Berg struggles to turn his admiration for the soldiers' struggle into something more than just a visceral physical experience. Lone Survivor is a solid American combat film outside of the historical context, but it's hard to separate the drum-beating from the quality acting and immersive cinematography.
Lone Survivor is utterly successful at showcasing the horrors of war. Not even in horror movies have I seen characters this relentlessly brutalized; the difference is these characters never stop fighting back. It's expertly made and extremely depressing.
Excise the flag-waving training montage and a few other painfully jingoistic moments, and you've got a crisply-shot, rousing and memorably-acted war film; one (mostly) attuned to the nuances of the conflict and patient with its characters. To the extent the film explores the Afghan villagers who saved and defended Luttrell, and the Pashtun code, it is fascinating.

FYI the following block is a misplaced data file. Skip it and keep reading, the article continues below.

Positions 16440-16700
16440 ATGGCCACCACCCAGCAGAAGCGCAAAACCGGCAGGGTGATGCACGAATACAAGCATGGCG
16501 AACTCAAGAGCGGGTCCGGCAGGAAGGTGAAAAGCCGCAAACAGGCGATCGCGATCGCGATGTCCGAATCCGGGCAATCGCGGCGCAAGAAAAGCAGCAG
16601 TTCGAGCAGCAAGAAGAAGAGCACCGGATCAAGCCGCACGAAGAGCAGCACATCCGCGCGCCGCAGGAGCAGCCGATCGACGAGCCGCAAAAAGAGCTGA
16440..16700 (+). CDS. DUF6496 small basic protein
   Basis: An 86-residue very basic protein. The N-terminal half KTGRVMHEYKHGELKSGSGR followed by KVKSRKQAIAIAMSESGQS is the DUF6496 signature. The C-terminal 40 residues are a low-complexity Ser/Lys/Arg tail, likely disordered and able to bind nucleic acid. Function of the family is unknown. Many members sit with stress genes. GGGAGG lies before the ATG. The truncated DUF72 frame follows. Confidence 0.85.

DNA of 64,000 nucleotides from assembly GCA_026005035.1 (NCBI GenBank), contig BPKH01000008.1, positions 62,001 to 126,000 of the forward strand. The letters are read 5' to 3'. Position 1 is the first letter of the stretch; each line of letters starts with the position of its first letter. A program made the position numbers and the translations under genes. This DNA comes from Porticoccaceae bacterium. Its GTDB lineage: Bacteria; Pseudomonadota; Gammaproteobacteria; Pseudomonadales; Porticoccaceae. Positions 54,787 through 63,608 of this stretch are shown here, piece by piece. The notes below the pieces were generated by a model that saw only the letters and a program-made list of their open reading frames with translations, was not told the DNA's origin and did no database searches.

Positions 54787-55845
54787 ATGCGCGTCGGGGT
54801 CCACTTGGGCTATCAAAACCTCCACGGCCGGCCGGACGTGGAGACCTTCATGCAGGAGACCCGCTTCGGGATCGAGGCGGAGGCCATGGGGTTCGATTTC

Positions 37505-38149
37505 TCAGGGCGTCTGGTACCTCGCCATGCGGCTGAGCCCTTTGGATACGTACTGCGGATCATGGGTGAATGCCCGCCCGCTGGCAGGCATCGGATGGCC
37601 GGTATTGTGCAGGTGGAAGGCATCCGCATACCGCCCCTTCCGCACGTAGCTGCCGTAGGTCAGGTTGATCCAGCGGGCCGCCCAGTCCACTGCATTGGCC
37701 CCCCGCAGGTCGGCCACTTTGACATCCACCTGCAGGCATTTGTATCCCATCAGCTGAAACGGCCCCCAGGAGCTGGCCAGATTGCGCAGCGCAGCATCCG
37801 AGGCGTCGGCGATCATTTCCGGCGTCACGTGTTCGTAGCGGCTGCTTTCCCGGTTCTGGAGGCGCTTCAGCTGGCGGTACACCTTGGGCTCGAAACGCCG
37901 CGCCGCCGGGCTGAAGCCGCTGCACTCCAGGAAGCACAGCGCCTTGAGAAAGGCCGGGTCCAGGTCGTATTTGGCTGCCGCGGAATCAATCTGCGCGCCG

This was a difficult movie to watch, but then it was a true story and sometimes life is hard to watch. I highly recommend it as a reminder that we all sometimes need reminders of the men and women who fight every day so we can live with our freedoms we often take for granted. The ending, if you have a heart, will leave you with tears. I loved this movie.